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United States Department of Agriculture

Agricultural Research Service

Title: Dielectric Spectra of Bound Water in Hydrated Smectite

Authors
item Logsdon, Sally
item Laird, David

Submitted to: Journal of Non Crystalline Solids
Publication Type: Peer Reviewed Journal
Publication Acceptance Date: October 30, 2001
Publication Date: July 8, 2002
Citation: LOGSDON, S.D., LAIRD, D.A. DIELECTRIC SPECTRA OF BOUND WATER IN HYDRATED SMECTITE. JOURNAL OF NON CRYSTALLINE SOLIDS. 2002. v. 305. P. 243-246.

Interpretive Summary: Scientists need to know the water content of soils so they can measure how much water is used by crops, how much water infiltrates during rain or irrigation, and how water moves chemicals through soil. Many of the methods currently used to measure soil water content actually measure an electrical property of the soil called the dielectric, which is highly correlated with soil water content. Unfortunately, the water near the surfaces of clay and soil organic matter, called "bound water", has different dielectric properties than the rest of the water in the soil. Variable dielectric properties of soil water make it difficult to accurately infer soil water content and limits the usefulness of these measurement techniques for an important range of soils and soil conditions. In this study, we measured the dielectric properties of bound water, so that more accurate soil water content measurements can be made. This information will be valuable to scientists who need to measure soil water content and make recommendations concerning crop water use, infiltration, and leaching of agricultural chemicals through soils.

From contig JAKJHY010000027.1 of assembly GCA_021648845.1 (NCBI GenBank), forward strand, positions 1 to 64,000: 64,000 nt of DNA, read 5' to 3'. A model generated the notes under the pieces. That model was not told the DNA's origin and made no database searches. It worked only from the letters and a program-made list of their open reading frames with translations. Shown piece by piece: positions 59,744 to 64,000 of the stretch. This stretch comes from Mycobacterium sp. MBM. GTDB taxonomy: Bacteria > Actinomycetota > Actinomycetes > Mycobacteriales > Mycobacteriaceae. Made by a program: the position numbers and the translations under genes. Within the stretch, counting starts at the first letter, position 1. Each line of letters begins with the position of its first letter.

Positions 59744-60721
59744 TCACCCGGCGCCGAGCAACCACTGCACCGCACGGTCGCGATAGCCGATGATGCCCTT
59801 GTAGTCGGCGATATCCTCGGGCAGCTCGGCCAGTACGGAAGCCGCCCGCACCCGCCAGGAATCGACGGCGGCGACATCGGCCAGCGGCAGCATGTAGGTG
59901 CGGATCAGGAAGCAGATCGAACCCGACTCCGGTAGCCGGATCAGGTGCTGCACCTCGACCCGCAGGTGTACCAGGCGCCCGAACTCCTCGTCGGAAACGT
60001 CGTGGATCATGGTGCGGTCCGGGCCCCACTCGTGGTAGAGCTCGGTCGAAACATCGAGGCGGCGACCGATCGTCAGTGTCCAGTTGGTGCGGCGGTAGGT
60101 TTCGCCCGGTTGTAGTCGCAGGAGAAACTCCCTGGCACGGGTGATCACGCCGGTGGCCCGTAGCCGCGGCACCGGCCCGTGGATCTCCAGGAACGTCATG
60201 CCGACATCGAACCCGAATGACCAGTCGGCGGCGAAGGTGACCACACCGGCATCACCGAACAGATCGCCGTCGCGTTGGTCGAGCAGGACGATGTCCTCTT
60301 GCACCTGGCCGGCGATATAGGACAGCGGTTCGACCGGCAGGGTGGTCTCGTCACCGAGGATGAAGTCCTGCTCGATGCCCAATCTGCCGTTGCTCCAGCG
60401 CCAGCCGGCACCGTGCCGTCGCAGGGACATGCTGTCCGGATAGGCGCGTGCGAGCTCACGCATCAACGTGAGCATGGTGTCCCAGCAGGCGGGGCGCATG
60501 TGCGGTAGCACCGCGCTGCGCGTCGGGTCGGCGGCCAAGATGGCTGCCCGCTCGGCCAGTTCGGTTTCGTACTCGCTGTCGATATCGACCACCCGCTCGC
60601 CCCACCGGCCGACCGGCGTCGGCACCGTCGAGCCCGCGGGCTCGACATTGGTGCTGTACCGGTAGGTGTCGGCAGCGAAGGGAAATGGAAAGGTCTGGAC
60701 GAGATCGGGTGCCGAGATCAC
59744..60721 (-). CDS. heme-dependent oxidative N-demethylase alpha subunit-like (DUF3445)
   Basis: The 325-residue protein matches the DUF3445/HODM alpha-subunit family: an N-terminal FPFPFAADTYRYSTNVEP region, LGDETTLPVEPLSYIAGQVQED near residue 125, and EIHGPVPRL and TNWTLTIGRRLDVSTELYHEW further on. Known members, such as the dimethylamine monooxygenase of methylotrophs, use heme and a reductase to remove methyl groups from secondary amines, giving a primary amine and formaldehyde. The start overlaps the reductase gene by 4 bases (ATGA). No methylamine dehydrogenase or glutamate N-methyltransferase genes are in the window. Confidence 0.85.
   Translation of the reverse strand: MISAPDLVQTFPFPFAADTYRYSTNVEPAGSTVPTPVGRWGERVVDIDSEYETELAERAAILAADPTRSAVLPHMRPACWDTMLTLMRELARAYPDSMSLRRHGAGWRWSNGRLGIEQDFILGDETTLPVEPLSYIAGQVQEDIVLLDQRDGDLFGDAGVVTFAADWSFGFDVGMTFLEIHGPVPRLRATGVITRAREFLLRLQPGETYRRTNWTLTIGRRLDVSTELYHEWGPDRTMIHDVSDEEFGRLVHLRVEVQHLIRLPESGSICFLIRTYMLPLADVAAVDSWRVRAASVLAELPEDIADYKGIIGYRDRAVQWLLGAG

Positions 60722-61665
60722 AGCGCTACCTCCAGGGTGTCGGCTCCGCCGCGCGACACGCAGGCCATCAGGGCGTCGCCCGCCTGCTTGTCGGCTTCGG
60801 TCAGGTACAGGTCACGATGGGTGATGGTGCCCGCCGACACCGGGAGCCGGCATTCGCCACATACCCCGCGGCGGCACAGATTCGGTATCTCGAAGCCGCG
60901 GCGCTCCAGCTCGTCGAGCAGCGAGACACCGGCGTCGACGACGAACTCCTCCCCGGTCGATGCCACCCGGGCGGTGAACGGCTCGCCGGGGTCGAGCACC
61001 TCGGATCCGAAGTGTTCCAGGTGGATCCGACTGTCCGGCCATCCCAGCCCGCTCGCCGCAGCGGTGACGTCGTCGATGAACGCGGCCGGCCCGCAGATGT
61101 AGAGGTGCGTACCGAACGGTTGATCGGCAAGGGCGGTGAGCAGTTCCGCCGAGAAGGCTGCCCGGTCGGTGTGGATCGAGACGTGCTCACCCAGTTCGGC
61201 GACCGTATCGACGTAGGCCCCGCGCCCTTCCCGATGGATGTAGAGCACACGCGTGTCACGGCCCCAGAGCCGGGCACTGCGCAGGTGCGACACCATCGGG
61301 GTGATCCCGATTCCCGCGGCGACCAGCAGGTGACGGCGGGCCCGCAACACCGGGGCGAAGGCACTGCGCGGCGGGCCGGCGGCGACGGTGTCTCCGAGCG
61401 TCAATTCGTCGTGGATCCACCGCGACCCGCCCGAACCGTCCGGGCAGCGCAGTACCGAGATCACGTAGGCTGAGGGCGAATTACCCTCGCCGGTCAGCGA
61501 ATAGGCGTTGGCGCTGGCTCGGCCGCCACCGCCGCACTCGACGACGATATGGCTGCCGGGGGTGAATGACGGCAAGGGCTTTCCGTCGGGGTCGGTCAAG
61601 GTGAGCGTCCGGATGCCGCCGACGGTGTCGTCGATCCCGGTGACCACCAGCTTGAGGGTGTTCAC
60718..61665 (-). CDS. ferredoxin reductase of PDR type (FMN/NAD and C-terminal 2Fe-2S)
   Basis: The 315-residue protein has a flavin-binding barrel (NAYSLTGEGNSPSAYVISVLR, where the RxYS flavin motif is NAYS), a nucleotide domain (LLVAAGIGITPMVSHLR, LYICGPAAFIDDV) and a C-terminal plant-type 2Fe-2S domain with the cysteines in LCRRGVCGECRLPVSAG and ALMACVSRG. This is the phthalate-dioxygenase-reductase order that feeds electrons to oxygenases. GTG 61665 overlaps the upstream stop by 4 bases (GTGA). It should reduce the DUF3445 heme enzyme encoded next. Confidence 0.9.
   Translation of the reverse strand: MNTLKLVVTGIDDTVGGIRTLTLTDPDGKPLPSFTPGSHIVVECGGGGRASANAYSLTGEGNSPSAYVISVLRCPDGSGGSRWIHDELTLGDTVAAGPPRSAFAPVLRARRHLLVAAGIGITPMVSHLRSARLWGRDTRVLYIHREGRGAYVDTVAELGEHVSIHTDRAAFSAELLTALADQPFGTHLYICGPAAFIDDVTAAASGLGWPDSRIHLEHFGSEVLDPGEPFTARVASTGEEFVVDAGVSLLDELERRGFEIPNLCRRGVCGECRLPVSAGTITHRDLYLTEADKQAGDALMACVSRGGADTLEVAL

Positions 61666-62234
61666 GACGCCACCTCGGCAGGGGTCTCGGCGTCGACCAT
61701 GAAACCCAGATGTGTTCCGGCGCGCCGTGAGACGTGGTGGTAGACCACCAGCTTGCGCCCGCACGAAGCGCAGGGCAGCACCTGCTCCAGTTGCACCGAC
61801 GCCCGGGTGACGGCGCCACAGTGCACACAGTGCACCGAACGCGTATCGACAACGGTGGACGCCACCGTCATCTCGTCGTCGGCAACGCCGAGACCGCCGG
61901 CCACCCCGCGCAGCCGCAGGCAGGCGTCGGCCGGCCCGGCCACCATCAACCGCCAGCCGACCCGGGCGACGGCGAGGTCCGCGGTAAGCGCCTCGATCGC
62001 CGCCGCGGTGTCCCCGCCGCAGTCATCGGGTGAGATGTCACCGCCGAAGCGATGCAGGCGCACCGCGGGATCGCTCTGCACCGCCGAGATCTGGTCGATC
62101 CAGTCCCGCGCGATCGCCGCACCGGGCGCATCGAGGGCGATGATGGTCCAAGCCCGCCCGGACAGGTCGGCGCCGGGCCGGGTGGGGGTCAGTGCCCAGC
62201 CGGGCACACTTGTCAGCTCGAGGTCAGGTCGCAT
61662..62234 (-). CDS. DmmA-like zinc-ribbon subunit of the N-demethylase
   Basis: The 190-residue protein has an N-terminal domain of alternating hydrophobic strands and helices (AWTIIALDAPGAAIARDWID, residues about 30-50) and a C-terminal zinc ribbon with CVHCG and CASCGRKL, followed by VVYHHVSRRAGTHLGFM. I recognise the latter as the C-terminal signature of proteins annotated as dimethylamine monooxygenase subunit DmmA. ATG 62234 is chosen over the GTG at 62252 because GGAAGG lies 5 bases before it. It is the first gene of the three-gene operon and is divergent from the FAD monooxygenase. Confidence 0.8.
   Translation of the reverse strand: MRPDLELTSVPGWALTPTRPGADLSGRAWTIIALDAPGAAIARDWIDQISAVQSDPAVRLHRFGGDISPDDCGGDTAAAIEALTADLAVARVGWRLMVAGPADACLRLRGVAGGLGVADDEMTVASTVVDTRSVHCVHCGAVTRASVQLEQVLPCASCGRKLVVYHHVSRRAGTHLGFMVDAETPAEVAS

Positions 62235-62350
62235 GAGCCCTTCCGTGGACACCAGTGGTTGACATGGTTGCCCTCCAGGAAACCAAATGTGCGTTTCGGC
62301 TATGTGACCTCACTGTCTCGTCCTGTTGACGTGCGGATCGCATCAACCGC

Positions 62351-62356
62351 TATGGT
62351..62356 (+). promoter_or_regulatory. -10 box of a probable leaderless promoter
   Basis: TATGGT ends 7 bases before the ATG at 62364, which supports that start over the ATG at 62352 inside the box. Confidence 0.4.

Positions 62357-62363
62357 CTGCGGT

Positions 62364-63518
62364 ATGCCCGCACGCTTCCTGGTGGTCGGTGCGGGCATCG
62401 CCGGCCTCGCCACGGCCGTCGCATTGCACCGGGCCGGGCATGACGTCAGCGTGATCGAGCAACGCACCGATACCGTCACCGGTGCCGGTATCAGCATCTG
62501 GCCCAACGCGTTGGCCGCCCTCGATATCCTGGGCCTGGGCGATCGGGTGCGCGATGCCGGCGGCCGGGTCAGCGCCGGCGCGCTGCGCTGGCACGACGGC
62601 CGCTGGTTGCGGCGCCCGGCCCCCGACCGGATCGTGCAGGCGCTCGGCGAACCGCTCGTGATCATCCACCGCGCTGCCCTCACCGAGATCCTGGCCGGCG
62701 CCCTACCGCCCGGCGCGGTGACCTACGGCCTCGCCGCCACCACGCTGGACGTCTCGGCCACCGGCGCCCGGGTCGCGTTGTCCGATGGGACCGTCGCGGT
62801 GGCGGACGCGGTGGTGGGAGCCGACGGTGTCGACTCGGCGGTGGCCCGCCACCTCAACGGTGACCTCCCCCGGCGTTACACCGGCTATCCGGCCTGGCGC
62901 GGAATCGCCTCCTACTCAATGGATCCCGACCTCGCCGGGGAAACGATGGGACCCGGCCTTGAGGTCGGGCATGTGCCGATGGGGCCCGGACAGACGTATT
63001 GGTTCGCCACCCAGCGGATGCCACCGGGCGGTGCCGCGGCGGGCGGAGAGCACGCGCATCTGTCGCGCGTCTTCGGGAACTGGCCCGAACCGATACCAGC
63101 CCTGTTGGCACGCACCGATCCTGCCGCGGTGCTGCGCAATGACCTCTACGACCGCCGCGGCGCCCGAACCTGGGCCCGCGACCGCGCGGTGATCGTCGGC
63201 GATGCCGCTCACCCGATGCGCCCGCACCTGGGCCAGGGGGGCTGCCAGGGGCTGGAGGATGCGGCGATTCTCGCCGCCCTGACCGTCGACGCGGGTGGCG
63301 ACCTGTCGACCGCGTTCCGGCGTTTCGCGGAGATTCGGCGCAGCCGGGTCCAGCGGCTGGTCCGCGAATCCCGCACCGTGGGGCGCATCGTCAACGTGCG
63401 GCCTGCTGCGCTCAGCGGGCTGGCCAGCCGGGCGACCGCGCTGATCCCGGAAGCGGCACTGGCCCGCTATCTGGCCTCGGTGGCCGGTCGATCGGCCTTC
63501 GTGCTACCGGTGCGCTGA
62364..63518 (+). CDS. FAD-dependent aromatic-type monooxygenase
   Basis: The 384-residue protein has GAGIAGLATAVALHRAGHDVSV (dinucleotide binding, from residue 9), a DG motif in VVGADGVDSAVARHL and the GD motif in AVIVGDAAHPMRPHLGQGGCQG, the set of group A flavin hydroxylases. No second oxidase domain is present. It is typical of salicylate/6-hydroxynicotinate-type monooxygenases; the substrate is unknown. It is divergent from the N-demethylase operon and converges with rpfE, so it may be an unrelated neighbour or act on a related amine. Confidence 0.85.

Technical Abstract: Water contained in larger pores is considered to have the properties of free water, but water associated with colloid surfaces is often called bound water. The objective of this study is to utilize dielectric spectra to elucidate properties of various forms of bound water in Ca-smectite. The < 2 micrometer fraction of Wyoming bentonite was Ca-saturated and prepared as oriented films. The loosely-stacked oriented films were equilibrated above saturated salt solutions to control relative humidity, then compressed with a hydraulic press, and finally packed into coaxial cells with the preferred orientation of the clay layers parallel with the cell axis. A vector network analyzer was used to indirectly determine the complex dielectric spectra. The gravimetric water contents ranged from 0.209 to 0.421 g/g for relative humidities (RH) ranging from 54 to 98%, and static electrical conductivity (EC) ranged from 0.001 to 0.037 S/m. Volumetric water contents ranged from 0.203 to 0.506 m**3 m**-3, and variable amounts of air were present in the different samples, ranging from 0.040 to 0.338 m**3 m**3. Increased water content increased the EC because of greater continuity of water and lower tortuosity. Both the real and imaginary component of the dielectric were about an order of magnitude smaller at 54% RH than at 98% RH.

Last Modified: 10/1/2014
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